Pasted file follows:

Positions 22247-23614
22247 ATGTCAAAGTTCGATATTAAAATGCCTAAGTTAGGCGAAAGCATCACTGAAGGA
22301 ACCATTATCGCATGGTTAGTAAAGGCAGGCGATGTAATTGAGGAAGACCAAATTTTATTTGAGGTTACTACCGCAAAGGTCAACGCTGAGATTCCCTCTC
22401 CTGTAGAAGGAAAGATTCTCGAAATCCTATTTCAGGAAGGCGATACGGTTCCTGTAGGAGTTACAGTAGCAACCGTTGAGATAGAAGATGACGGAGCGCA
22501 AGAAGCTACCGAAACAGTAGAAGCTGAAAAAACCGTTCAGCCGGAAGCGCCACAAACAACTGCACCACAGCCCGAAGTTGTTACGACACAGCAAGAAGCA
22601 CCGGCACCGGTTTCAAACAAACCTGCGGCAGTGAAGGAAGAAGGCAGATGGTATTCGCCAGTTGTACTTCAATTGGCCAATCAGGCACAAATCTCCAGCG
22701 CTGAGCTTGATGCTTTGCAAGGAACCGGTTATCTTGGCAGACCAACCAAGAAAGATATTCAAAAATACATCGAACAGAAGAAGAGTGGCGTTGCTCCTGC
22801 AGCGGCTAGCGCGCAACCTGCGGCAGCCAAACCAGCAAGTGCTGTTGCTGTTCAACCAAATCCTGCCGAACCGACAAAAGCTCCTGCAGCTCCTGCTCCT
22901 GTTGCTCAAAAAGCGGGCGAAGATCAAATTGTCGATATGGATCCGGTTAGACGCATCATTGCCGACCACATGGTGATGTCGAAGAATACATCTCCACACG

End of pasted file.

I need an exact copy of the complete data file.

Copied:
Positions 22247-23614
22247 ATGTCAAAGTTCGATATTAAAATGCCTAAGTTAGGCGAAAGCATCACTGAAGGA
22301 ACCATTATCGCATGGTTAGTAAAGGCAGGCGATGTAATTGAGGAAGACCAAATTTTATTTGAGGTTACTACCGCAAAGGTCAACGCTGAGATTCCCTCTC
22401 CTGTAGAAGGAAAGATTCTCGAAATCCTATTTCAGGAAGGCGATACGGTTCCTGTAGGAGTTACAGTAGCAACCGTTGAGATAGAAGATGACGGAGCGCA
22501 AGAAGCTACCGAAACAGTAGAAGCTGAAAAAACCGTTCAGCCGGAAGCGCCACAAACAACTGCACCACAGCCCGAAGTTGTTACGACACAGCAAGAAGCA
22601 CCGGCACCGGTTTCAAACAAACCTGCGGCAGTGAAGGAAGAAGGCAGATGGTATTCGCCAGTTGTACTTCAATTGGCCAATCAGGCACAAATCTCCAGCG
22701 CTGAGCTTGATGCTTTGCAAGGAACCGGTTATCTTGGCAGACCAACCAAGAAAGATATTCAAAAATACATCGAACAGAAGAAGAGTGGCGTTGCTCCTGC
22801 AGCGGCTAGCGCGCAACCTGCGGCAGCCAAACCAGCAAGTGCTGTTGCTGTTCAACCAAATCCTGCCGAACCGACAAAAGCTCCTGCAGCTCCTGCTCCT
22901 GTTGCTCAAAAAGCGGGCGAAGATCAAATTGTCGATATGGATCCGGTTAGACGCATCATTGCCGACCACATGGTGATGTCGAAGAATACATCTCCACACG